Will BlackBerry 10 be the hallowed OS that heals Waterloo’s recent wounds or yet another RIM-shot to highlight its foibles? Only the fickle tide of consumer interest will certainly tell. But while the success and awareness of that new platform undoubtedly rests on the company’s shoulders, a great deal of it also hinges upon crucial developer support. To spur things along in that latter department, RIM’s released its developer toolkit in beta today. The tools, launched ahead of forthcoming BB 10 devices and the nascent ecosystem that they’ll depend upon, are designed for flexibility, allowing third parties to choose between the Native SDK with its OS-specific APIs or the WebWorks SDK for HTML5 and CSS. The company’s even gotten a head-start and partnered with the likes of Gameloft, which has already committed to optimizing 11 of its software titles for use on the platform. There’s still a long road to US recovery ahead for the ailing BlackBerry brand, so let’s hope this latest call-to-arms isn’t lost on the dev community.
Sometimes a picture is worth a thousand words. In this instance, it just leaves us wanting more. The image you see above is RIM’s official dev unit for its just launched BlackBerry 10 platform. If it looks familiar, that’s because you’ve seen it not too long ago when leaks of the much anticipated device began to hit the world wide rumor-mongering web.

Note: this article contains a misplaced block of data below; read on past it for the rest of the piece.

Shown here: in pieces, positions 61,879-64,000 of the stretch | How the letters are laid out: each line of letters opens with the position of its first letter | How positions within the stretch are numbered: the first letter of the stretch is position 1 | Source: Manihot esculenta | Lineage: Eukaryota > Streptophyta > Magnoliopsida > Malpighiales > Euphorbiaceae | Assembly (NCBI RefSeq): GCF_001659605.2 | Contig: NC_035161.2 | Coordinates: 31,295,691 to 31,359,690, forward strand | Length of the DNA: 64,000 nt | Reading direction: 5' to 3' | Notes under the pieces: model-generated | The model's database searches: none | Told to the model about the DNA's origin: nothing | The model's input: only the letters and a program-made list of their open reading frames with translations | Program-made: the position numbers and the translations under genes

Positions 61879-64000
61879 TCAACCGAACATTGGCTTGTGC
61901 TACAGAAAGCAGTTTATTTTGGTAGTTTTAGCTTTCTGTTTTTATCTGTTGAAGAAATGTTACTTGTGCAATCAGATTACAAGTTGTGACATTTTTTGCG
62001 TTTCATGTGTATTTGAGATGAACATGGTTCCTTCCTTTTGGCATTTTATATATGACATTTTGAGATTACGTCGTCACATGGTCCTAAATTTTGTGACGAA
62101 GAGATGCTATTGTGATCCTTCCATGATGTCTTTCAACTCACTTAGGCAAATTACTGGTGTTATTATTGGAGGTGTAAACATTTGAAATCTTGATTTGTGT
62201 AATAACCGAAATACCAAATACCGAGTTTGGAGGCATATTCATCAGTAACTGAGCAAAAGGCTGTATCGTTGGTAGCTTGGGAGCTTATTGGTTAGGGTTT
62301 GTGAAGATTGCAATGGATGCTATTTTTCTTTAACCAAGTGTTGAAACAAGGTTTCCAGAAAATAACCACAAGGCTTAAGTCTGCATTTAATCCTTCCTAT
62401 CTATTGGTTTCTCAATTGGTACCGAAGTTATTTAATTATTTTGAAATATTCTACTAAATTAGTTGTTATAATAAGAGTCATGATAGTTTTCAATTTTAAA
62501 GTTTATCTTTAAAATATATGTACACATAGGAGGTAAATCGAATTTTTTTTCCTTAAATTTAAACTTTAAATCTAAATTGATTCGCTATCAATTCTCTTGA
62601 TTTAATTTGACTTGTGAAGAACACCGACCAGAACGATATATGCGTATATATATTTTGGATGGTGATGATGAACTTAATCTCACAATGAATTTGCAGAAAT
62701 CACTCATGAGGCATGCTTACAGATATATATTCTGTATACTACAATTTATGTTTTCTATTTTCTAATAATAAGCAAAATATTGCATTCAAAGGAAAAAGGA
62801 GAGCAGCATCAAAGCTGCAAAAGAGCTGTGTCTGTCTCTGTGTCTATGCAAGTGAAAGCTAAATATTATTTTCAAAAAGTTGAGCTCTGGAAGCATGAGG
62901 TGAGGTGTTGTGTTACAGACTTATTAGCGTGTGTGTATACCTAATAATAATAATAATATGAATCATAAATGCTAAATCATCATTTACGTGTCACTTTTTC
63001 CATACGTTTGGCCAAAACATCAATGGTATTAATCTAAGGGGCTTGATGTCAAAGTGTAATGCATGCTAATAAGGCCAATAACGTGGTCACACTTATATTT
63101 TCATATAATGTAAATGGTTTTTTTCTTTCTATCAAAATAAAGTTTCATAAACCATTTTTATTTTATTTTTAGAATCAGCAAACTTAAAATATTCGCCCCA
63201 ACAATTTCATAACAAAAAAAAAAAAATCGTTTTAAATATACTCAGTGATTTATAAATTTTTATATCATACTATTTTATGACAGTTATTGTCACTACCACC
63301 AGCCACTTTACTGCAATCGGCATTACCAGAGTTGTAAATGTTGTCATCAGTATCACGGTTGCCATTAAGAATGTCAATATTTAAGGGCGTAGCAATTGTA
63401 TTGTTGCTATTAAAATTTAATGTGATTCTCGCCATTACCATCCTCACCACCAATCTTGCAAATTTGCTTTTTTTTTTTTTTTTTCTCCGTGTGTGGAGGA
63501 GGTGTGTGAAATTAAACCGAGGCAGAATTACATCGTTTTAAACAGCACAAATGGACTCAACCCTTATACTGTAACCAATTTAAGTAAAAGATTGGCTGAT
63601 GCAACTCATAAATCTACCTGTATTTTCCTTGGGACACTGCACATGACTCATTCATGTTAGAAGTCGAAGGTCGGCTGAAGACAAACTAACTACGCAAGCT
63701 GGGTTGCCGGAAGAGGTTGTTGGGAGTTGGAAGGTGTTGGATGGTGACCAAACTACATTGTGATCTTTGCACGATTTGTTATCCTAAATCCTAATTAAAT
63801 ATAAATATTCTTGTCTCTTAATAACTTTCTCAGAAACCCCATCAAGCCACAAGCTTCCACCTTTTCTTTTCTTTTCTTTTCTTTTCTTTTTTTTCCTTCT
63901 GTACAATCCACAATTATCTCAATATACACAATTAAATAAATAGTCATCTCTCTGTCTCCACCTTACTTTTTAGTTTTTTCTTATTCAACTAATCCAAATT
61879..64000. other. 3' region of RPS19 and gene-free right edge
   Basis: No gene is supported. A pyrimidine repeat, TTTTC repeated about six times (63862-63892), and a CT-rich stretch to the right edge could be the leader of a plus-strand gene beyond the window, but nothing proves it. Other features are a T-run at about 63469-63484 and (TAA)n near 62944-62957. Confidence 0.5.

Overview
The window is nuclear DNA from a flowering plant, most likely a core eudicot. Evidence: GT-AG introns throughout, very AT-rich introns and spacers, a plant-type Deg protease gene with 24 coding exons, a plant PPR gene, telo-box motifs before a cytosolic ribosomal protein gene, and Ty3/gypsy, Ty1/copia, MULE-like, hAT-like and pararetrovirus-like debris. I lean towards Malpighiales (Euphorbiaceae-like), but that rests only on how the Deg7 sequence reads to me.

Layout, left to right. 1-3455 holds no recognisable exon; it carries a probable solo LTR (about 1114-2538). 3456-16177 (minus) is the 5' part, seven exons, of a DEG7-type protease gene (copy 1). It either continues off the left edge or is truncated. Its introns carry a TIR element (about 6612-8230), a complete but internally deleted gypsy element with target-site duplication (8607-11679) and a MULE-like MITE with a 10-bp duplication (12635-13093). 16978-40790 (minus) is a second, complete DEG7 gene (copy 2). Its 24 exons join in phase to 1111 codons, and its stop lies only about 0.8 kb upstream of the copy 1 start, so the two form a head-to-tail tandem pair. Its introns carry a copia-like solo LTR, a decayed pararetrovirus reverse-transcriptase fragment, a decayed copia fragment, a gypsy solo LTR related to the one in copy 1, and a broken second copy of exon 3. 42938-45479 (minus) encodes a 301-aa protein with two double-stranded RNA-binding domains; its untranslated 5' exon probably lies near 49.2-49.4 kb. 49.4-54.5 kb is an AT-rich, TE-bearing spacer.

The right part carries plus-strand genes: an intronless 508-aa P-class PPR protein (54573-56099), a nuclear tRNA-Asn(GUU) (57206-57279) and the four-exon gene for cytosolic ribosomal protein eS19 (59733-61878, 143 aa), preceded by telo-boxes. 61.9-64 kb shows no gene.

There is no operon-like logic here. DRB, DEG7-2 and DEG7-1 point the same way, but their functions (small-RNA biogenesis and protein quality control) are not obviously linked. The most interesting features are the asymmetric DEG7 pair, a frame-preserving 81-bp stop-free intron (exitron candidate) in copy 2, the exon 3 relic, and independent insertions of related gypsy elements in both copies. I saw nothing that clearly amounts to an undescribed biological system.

Waterloo’s still keeping us in the dark as to the glorified guts this austere fella’s packing, but it did confirm these alpha units will feature a jaw-dropping 4.2-inch, 1280 x 768 display that bests the 720p panels found on other similarly-sized handsets — there’s no word yet on if it’s PenTile, though it likely doesn’t matter much at that resolution.